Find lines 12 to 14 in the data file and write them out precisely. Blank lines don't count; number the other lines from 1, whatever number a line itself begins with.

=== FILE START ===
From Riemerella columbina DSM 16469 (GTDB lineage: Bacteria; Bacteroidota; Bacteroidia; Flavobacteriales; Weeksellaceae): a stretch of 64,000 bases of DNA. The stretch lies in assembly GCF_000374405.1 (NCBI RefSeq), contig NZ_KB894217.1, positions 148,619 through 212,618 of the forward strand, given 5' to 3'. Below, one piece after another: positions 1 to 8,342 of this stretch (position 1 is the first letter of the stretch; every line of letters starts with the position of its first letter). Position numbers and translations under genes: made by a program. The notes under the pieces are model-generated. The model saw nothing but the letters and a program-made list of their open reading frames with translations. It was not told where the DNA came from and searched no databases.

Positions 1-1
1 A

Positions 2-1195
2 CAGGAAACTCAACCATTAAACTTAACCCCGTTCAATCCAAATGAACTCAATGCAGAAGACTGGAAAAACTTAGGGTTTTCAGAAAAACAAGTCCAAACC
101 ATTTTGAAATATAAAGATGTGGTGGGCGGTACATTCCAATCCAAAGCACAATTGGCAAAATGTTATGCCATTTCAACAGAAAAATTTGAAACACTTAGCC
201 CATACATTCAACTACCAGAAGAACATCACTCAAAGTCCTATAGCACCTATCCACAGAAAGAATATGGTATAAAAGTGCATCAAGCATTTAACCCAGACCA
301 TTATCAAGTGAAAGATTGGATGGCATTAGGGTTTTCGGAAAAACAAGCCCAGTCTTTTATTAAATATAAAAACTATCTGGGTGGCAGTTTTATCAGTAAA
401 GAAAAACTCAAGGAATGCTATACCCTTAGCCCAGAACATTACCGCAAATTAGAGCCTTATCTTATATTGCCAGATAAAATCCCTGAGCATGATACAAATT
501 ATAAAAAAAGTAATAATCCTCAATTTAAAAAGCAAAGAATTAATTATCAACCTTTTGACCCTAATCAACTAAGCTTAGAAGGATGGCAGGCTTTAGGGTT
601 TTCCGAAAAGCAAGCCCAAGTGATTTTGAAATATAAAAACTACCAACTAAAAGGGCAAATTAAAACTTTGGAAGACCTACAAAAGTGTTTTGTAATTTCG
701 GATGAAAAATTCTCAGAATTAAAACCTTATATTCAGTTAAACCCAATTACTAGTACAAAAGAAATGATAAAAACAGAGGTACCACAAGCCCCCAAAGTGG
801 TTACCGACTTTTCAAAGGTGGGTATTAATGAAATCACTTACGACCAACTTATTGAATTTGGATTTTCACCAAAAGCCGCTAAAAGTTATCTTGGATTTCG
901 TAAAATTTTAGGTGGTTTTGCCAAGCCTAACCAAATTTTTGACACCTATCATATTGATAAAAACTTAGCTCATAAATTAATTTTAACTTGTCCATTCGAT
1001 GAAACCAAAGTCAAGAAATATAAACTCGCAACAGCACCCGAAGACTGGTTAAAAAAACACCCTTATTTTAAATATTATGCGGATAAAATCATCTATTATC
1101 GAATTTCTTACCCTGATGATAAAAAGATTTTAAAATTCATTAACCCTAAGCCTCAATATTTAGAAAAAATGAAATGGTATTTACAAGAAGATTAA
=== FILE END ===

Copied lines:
701 GATGAAAAATTCTCAGAATTAAAACCTTATATTCAGTTAAACCCAATTACTAGTACAAAAGAAATGATAAAAACAGAGGTACCACAAGCCCCCAAAGTGG
801 TTACCGACTTTTCAAAGGTGGGTATTAATGAAATCACTTACGACCAACTTATTGAATTTGGATTTTCACCAAAAGCCGCTAAAAGTTATCTTGGATTTCG
901 TAAAATTTTAGGTGGTTTTGCCAAGCCTAACCAAATTTTTGACACCTATCATATTGATAAAAACTTAGCTCATAAATTAATTTTAACTTGTCCATTCGAT